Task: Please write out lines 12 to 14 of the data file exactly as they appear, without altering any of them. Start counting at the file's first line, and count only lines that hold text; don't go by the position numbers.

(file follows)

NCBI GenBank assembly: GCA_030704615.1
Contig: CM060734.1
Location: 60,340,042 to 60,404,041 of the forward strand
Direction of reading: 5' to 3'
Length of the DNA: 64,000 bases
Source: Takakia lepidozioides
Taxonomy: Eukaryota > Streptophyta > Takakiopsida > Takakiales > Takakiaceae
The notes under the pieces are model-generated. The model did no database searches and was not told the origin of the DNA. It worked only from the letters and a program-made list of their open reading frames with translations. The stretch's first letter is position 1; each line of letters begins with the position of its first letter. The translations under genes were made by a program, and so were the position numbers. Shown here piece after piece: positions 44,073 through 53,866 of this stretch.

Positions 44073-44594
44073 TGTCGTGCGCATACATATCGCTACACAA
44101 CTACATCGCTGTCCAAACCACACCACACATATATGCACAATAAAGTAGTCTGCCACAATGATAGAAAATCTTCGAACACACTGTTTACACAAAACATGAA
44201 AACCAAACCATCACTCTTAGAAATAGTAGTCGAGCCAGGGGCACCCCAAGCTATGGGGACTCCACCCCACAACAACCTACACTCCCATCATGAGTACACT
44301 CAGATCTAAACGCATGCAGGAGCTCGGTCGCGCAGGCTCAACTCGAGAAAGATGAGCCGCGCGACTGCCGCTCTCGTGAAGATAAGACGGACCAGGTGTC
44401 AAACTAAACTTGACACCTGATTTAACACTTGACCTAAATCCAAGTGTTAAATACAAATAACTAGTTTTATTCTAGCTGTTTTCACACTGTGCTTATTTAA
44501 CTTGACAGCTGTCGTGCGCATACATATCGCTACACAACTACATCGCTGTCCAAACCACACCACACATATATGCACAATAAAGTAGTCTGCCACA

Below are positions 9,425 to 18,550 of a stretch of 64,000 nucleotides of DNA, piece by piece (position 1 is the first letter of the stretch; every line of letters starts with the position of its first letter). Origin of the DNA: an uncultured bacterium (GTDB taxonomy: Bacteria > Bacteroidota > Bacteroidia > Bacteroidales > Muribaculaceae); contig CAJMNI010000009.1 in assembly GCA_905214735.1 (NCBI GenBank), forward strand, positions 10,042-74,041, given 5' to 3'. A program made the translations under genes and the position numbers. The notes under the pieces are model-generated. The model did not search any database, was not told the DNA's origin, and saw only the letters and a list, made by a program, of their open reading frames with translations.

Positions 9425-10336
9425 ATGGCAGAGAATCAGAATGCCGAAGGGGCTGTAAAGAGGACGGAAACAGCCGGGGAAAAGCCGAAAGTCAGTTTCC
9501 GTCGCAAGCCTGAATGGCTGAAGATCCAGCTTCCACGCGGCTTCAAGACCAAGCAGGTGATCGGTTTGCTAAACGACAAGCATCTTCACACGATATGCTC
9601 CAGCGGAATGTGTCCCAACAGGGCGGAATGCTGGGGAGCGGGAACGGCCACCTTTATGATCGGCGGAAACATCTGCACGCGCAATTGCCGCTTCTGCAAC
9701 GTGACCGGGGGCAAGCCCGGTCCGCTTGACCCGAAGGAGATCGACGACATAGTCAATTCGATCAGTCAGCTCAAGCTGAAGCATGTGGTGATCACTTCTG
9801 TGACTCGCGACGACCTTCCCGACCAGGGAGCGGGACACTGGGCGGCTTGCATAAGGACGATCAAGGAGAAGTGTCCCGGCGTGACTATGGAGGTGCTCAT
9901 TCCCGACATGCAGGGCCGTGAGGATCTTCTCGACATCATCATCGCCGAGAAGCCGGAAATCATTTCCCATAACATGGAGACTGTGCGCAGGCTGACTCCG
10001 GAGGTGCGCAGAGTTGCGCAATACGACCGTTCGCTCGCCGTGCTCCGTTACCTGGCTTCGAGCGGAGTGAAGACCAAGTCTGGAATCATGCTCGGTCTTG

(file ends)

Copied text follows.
44201 AACCAAACCATCACTCTTAGAAATAGTAGTCGAGCCAGGGGCACCCCAAGCTATGGGGACTCCACCCCACAACAACCTACACTCCCATCATGAGTACACT
44301 CAGATCTAAACGCATGCAGGAGCTCGGTCGCGCAGGCTCAACTCGAGAAAGATGAGCCGCGCGACTGCCGCTCTCGTGAAGATAAGACGGACCAGGTGTC
44401 AAACTAAACTTGACACCTGATTTAACACTTGACCTAAATCCAAGTGTTAAATACAAATAACTAGTTTTATTCTAGCTGTTTTCACACTGTGCTTATTTAA